Wednesday, January 24, 2018

Review of PETA's 'NIGHT, MOTHER: Devastating Depression

January 24, 2018

The 50th year anniversary celebration of PETA began with a blast in March 2017 with the restaging of their massive 2012 box-office hit "Care Divas". In August, PETA had a colorful and delightful new original show for children entitled "Tagu-taguan, Nasaan ang Buwan?" Just last November, PETA returned to its original stage at the Rajah Sulayman Theater in Fort Santiago to stage "Ang Buhay ni Galileo." After those three bombastic shows with big all-star casts, PETA chose to close its golden season very quietly with this intense serious drama starring only two actresses.

A middle-aged epileptic woman Jessie, estranged from her building contractor husband and drug addict son, lived with her elderly widowed mother Thelma. One seemingly normal Saturday night, Jessie was preparing to give her mother her regular manicure. Without any apparent warning, Jessie calmly announced to her mother that she will be committing suicide later that night. Shocked and distraught, Thelma desperately tried everything she could as a mother to stop her daughter's fixed decision. 

The original material was written by American playwright Marsha Norman. It won the 1983 Pulitzer Prize for Drama. It was first staged on Broadway in 1983 with Annie Pitoniak as Thelma and Kathy Bates as Jessie. It was nominated for a Tony for Best Play. It has a revival in 2004 with Brenda Blethyn as Thelma and Edie Falco as Jessie. In 1986, there was a film version starring Anne Bancroft as Thelma and Sissy Spacek as Jessie. As skillfully adapted into Filipino by Ian Lomongo, the play transformed into something so authentically Pinoy, you'd think it was originally written that way. 

For an intimate two-hander play, the set by production designer Ben Padero was huge. It was a detailed interior of a bungalows with a typical design for the 1950s.  The living room had a sala set and television, with shelves full of books. Behind, there was a small flight of stairs up to go to their bedrooms. The kitchen had full cupboards, a working refrigerator and running water form the sink. Above we see some obvious wear and tear on the wooden parts of their house, betraying its age and lack of maintenance. It was a regular middle class Filipino household, could be ours or could be our neighbor's.

I had seen Sherry Lara before in plays like "Walang Kukurap" (MY REVIEW) and "Betang" (MY REVIEW), so I am fully aware of her acting talents. But her performance as Thelma is on a much higher level because she felt so real. We identify with her desperation and exasperation all the way from Jessie's startling declaration all the way up to that hair-raising ending. We hope we never have to hear that kind of statement ever in our lives and then live that devastating night down for the remainder of our lives. Yet Ms. Lara had to go through this emotional roller coaster with every performance.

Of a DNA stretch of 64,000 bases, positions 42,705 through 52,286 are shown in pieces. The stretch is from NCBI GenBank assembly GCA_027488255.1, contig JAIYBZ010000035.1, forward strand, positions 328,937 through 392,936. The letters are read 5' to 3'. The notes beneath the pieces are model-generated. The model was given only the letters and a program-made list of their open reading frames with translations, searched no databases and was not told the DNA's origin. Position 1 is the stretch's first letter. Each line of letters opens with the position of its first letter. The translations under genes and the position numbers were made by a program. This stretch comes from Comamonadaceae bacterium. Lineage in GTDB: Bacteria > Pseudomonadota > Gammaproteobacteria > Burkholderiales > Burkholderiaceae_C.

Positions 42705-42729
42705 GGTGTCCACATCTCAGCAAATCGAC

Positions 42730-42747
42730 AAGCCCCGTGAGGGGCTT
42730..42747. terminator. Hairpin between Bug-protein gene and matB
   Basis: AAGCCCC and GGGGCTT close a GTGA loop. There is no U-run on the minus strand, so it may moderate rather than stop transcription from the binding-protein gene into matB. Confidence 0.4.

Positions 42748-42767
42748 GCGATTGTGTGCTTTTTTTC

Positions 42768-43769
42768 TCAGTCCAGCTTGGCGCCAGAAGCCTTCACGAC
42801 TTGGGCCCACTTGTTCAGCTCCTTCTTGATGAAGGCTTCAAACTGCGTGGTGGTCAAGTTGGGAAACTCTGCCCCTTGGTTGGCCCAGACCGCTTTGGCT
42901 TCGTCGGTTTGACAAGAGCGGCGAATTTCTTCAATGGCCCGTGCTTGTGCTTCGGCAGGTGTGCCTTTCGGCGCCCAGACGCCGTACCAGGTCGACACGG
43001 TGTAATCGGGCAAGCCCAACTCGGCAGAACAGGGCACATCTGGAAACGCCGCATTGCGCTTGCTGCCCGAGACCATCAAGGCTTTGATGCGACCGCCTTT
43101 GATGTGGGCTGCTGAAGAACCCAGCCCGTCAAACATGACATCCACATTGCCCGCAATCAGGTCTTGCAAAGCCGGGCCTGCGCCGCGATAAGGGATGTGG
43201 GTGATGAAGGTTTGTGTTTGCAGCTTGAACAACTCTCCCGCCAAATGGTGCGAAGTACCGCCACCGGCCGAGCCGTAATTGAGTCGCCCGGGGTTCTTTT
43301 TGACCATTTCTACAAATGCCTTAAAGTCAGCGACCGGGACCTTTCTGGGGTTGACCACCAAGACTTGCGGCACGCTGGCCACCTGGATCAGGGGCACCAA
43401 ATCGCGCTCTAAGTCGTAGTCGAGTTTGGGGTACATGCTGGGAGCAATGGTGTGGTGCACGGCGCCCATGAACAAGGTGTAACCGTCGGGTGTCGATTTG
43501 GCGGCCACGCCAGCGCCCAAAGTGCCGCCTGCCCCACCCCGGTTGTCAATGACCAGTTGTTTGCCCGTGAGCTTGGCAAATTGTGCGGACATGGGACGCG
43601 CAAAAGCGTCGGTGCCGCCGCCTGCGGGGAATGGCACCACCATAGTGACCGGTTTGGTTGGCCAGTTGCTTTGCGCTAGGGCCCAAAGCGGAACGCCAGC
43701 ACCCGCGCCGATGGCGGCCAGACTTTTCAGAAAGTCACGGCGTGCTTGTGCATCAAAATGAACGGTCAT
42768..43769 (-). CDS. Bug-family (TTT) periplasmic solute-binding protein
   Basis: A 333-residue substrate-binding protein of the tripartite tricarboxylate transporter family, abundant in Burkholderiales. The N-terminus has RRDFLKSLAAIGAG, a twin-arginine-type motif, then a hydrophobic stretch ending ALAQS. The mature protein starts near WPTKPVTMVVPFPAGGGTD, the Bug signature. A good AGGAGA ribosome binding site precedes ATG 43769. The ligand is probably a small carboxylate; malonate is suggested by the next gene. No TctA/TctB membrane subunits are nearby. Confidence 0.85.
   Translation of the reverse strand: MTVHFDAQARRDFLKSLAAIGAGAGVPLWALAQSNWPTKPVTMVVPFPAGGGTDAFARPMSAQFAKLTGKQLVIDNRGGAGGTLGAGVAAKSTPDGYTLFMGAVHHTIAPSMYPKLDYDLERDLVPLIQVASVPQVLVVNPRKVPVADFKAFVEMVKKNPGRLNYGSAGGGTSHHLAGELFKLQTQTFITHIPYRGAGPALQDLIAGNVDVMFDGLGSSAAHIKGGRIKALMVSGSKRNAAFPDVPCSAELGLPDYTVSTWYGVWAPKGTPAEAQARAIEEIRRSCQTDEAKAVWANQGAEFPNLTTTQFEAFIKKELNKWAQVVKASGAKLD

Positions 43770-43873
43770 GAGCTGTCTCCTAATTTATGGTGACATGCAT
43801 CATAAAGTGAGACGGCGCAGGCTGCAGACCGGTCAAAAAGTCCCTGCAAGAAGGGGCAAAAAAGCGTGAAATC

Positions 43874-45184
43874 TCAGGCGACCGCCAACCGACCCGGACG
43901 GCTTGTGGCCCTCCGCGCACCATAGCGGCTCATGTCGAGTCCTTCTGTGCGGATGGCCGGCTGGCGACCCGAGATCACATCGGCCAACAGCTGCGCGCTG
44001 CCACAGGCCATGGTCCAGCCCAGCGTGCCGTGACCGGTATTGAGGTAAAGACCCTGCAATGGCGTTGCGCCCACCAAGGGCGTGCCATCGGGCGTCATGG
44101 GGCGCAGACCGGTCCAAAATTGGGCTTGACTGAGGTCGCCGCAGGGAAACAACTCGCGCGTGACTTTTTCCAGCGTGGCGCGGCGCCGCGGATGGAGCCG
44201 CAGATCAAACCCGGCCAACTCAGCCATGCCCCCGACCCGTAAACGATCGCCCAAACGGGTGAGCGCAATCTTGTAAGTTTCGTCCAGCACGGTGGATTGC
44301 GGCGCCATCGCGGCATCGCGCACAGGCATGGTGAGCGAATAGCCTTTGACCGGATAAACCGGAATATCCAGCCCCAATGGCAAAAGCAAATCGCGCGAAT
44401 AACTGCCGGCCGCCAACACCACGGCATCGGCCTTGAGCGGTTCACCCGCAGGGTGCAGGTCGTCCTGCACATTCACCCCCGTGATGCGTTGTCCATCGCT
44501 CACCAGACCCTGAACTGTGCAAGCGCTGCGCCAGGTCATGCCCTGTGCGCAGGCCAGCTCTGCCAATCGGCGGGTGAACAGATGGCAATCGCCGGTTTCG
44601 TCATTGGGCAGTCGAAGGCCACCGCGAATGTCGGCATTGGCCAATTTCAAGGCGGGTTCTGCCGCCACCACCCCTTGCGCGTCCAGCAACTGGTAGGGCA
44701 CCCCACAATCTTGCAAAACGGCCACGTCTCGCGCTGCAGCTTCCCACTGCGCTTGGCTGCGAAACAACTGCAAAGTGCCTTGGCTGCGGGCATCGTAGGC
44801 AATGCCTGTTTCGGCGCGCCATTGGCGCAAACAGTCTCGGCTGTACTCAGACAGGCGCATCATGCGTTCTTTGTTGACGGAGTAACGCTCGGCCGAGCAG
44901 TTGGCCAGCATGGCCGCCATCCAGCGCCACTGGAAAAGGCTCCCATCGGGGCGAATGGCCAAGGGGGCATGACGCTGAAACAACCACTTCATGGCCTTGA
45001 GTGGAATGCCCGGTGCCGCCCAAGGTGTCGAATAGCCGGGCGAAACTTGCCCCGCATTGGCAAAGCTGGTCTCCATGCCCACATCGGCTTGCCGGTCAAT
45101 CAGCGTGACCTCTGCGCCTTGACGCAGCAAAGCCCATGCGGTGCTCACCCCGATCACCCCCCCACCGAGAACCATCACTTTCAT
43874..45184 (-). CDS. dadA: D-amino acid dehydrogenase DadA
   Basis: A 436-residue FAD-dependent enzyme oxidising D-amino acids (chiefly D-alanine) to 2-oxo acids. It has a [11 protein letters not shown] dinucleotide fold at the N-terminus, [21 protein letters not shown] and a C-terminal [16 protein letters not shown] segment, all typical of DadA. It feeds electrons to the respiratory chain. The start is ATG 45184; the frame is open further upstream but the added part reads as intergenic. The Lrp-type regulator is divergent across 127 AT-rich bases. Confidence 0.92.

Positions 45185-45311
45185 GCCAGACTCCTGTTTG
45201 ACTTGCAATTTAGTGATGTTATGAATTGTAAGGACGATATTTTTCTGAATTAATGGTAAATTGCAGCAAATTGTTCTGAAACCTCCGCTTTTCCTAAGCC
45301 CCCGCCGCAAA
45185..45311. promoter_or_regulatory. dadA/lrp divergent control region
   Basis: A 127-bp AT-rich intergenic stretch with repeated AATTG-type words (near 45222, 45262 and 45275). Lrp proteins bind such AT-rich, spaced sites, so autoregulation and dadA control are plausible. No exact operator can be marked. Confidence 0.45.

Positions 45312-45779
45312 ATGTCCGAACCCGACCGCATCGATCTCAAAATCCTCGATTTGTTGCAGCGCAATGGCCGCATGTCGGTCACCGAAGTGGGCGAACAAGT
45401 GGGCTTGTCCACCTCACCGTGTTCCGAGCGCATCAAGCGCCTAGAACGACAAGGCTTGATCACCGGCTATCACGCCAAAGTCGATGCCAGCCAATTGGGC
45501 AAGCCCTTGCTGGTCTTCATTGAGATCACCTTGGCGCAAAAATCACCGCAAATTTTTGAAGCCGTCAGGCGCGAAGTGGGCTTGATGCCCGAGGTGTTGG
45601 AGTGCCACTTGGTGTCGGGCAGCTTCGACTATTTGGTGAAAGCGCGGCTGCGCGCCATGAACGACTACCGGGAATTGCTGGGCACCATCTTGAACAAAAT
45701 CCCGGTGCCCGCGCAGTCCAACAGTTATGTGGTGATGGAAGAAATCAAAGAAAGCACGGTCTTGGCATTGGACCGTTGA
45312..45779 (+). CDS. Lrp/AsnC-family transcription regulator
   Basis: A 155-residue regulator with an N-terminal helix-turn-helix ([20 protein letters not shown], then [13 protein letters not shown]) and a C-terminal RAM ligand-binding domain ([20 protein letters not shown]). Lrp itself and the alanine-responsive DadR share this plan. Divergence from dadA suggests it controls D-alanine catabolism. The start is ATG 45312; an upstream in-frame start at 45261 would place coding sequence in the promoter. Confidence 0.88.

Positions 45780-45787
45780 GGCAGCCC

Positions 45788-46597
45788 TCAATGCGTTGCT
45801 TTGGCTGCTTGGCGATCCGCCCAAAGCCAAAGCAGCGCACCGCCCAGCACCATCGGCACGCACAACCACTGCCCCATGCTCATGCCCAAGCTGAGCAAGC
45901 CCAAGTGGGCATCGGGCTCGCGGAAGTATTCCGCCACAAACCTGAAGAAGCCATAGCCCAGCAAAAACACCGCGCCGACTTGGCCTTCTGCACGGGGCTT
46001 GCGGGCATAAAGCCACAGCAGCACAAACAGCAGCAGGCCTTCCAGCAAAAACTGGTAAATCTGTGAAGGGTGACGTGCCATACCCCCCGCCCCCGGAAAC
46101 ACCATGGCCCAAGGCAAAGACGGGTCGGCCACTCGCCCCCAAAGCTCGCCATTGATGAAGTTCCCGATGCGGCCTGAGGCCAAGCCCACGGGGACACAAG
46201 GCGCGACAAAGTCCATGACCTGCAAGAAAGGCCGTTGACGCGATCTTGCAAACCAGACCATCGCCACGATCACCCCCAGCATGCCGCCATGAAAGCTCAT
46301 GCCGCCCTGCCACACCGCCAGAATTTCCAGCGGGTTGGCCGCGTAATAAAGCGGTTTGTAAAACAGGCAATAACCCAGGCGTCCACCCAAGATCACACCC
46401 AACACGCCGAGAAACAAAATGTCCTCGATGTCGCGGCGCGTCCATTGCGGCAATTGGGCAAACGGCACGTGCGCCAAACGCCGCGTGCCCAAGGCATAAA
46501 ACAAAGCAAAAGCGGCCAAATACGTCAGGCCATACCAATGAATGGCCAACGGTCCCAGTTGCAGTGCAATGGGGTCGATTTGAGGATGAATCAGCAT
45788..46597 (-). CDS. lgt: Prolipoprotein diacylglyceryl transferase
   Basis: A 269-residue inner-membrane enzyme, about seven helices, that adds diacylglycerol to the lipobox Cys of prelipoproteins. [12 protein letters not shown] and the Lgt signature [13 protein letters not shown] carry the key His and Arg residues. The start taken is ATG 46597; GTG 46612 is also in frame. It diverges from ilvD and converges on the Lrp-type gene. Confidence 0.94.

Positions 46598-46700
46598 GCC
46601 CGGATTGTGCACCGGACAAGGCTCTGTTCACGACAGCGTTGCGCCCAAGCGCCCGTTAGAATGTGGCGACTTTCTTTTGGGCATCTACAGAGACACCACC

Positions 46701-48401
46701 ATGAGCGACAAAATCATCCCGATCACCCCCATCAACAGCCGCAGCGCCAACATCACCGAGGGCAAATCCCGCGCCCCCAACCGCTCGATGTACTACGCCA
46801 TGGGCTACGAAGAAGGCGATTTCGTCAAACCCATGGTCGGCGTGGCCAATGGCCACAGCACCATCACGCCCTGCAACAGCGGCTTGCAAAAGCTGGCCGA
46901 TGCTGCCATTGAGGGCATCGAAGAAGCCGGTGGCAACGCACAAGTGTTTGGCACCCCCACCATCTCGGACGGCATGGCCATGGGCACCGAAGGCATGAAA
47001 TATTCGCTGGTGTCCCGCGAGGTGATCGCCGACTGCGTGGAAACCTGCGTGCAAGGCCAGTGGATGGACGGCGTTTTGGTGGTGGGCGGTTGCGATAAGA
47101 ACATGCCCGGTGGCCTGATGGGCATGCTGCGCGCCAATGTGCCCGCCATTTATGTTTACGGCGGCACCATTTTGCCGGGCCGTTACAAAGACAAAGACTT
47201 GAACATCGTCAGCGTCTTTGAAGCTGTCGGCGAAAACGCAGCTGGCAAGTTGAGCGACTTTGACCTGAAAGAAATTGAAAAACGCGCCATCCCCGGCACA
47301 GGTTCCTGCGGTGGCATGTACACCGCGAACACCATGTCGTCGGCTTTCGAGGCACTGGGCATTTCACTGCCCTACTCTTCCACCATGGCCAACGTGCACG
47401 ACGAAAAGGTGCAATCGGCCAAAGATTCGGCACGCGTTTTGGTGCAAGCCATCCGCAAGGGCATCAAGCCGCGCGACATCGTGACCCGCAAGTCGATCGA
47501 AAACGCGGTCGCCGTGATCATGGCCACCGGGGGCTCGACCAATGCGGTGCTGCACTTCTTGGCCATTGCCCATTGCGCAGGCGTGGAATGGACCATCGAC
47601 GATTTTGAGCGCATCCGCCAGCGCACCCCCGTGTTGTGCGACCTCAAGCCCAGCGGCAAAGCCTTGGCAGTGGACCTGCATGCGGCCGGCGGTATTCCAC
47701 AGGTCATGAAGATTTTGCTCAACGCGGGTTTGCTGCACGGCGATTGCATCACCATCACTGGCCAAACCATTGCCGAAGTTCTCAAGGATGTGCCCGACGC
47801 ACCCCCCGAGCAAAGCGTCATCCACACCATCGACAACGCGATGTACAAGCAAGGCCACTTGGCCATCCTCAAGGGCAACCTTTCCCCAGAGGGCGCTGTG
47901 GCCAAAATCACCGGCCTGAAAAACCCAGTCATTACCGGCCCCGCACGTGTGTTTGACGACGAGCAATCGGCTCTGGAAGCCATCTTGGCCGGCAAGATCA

We know Eugene Domingo more as a movie ("Kimmy Dora" immediately comes to mind) and TV comedienne. I had seen her act on stage before, also in PETA, five years ago in the stage version of "Bona" (MY REVIEW). She did not star in a play since then until now. Like Ms. Lara, Domingo played it so naturally. We know Jessie is a majorly depressed person, but for that evening, she was unusually chatty and lucid. Her plan was all laid out so neatly, so organized and thorough.  Domingo kept our attention riveted on her through all those mundane things she did all night. The whole performance is spine-tingling, knowing what it would be all leading up to.

I had previously seen Director Melvin Lee sing and act as Chelsea in "Care Divas" (MY REVIEW), dance as Sabel in "Sayaw Sabel" (MY REVIEW) and direct in "Mapagbirong Haplos" (MY REVIEW).  For this new play, Lee made this heart-wrenching heavy drama also as much a heart-pounding suspense thriller. The lighting design by Jonjon Villareal and music by Vincent de Jesus all worked to hold us at the edge of our seats throughout its approximately 90 minute running time. Watching that real-time clock on stage was like watching a ticking time bomb about to explode.  

After the play, the stage was set up for a debriefing Q and A session led with psychiatrists experienced with suicides. The intensity and sensitivity of the play's topic, coupled with the very realistic presentation seen onstage, demands such a session for the audience to discuss and ventilate about the traumatic event they just saw transpire in front of their eyes. May this play help us in recognizing suicidal depression and hopefully make positive action to avert any tragic consequences of such distressing mood disorders. 

Post-Show photo of cast with director Melvin Lee, 
writer Ian Lomongo and crew


PETA's 'NIGHT MOTHER runs at the PETA Phinma Theater Fridays to Sundays (3 pm and 8 pm shows) from February 2 to March 18, 2018. Tickets are available at Prices: ₱1,800 for VIP, ₱1,500 for Orchestra Center, ₱1,200 for Orchestra Side, ₱1,500 for Balcony Center and ₱800 for Balcony Side.

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